After the T-Bar was converted to diesel, fuel had to be delivered daily from the top of the Red Chair. It came in a 45-gallon drum, weighing 227 kilograms (500 pounds) and it was up to the ski patrollers to get it down to the T-bar each day in a toboggan. This was no mean feat. One day a patroller decided to take down two days worth of fuel in one trip. It turned out to be not such a good decision. When he approached the final pitch, he gained too much speed, causing him to become airborne. Suddenly, the drums broke through the base of the toboggan and sunk firmly into the snow. This furious patroller spent the afternoon digging the drums out.

Following that mishap the patrollers attempted to transport the drums behind a two-track skidoo. A wire cage was fitted around the drum with a tow yoke, enabling it to be rolled down the hill behind the skidoo. A whole week's worth of fuel could be delivered in one day. However, that solution only lasted until the next big snowfall, making the heavy load impossible to move.

Finally, it was decided to install two 5,000-gallon tanks with the engine connected directly to them. The tanks were filled every summer with enough fuel to last all winter. This arrangement lasted until the final solution in 1986: electrification.

One morning an empty T-Bar proved to be irresistible to a skier on his way by, especially with a long line up at the bottom. Grabbing the "T" the inevitable happened: the lift derailed causing instant shut down.

Biggen-Pound approached the man and noticed he had a company director's pass. However, it didn't prevent him from confiscating it. Biggen-Pound proceeded to inform the man he could pick his pass up at the end of the day. For the remainder of the afternoon Biggen-Pound was taunted by his co-workers, they wanted him to give the pass back, but he refused to budge.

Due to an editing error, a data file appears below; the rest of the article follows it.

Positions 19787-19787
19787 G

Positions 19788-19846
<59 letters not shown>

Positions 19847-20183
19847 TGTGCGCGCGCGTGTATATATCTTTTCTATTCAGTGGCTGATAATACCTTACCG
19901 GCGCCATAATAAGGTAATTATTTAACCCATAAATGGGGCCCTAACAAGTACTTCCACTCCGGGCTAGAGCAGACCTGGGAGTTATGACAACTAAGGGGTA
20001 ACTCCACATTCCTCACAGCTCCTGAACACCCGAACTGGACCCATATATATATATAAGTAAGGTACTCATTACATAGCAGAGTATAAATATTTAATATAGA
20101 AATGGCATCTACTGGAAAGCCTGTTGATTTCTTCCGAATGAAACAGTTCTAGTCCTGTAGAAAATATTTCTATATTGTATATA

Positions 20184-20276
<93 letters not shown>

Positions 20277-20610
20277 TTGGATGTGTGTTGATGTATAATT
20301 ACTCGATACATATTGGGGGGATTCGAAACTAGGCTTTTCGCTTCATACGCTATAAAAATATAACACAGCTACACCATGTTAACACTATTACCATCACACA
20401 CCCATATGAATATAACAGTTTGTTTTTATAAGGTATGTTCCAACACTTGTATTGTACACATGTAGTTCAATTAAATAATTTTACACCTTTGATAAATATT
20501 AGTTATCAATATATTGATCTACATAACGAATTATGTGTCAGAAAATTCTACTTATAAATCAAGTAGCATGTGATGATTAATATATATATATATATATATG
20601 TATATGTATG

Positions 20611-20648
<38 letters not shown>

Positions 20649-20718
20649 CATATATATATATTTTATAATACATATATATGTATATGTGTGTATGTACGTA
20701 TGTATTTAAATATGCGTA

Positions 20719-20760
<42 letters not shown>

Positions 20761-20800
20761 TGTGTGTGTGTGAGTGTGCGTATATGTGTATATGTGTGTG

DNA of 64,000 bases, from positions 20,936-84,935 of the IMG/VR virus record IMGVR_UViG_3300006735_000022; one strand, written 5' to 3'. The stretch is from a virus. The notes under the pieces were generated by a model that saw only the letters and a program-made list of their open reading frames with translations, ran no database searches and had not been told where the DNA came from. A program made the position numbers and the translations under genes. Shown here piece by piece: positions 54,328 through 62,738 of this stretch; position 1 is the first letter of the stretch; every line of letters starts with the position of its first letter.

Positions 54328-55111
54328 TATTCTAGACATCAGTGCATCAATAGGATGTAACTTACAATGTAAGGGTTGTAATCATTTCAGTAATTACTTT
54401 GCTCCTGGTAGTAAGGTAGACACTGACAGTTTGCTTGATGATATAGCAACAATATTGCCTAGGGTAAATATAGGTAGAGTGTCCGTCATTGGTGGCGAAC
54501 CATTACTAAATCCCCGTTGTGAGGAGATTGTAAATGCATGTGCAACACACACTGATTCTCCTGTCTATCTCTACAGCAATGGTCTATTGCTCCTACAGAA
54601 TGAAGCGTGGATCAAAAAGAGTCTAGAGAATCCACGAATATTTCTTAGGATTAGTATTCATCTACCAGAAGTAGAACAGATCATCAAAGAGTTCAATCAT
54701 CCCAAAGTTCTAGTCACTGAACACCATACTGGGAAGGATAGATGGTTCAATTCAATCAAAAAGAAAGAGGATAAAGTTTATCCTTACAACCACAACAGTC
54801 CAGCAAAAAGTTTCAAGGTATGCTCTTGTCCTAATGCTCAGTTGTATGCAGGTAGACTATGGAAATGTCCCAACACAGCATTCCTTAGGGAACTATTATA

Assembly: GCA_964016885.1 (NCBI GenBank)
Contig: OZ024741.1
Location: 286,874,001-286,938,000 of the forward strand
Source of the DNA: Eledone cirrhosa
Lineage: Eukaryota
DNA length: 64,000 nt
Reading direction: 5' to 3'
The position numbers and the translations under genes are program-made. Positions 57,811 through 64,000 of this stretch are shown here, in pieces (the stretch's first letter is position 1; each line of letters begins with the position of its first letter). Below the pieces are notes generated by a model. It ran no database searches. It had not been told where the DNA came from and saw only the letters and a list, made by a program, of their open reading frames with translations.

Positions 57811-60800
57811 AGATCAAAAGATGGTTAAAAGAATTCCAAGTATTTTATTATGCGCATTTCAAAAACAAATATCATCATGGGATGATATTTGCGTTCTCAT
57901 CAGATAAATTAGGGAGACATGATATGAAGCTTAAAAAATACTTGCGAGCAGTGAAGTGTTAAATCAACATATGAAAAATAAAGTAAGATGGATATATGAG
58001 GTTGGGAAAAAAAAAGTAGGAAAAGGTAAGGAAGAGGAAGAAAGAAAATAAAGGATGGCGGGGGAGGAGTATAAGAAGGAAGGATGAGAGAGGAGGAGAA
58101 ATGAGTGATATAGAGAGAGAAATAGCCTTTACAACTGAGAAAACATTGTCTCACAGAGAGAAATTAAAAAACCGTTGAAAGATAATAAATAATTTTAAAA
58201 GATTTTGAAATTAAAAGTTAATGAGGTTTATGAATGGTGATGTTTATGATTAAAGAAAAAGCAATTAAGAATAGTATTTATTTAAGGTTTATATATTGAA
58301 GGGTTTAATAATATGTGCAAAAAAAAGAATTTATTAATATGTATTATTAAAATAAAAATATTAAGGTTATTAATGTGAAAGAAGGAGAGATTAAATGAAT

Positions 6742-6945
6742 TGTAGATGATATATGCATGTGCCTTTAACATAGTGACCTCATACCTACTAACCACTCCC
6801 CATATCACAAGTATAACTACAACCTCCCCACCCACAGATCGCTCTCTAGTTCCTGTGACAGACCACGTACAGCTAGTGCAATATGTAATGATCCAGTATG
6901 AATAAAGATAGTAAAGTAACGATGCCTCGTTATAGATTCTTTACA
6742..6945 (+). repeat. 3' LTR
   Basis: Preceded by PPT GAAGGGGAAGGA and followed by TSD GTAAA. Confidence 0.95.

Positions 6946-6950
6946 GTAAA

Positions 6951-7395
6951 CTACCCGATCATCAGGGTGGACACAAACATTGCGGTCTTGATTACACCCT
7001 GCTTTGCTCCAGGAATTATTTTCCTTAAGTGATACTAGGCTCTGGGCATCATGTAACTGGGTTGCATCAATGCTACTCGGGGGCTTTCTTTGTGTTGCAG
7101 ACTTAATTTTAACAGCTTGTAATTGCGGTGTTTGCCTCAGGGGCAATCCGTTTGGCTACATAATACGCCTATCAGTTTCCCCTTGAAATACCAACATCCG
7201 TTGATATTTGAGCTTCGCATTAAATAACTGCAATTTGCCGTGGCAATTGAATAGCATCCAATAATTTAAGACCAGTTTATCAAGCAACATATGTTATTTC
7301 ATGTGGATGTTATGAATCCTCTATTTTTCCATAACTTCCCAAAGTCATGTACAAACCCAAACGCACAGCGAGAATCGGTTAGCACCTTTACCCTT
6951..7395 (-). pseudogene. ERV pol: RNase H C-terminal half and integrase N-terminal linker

At the end of his shift he gave the impounded pass to the president of Garibaldi Lifts, Franz Wilhelmsen.

One week later, as Biggen-Pound was wandering by the company offices, Wilhelmsen invited him to a company dinner. That evening Biggen-Pound was surprised to be dinning with all the current company shareholders and their wives. The director whose pass Biggen-Pound had confiscated apologized for putting him in that controversial position. Biggen-Pound worked for the lift company until the spring of 1968. He then chose a new career with the BC Highways Department.

Today Biggen-Pound is enjoying his retirement living in Squamish and being active in the local theatre community.

Featuring — Franz

Have you ever wondered how a Norwegian ended up at Alta Lake in the early 1960s?

Well, in 1940 Franz Wilhelmsen was serving in the Royal Norwegian Air Force stationed in Toronto. Here, during the war, he met and married his wife Annette.

After the war, an enthusiastic skier, Franz found himself on Canada's West Coast, where he found the mountains of Vancouver's Lower Mainland too crowded. Escaping the hordes on Hollyburn, Grouse and Seymour mountains, he caught the Pacific Great Eastern train to Alta Lake, where he cross-country skied and enjoy the tranquility of the valley's outdoors.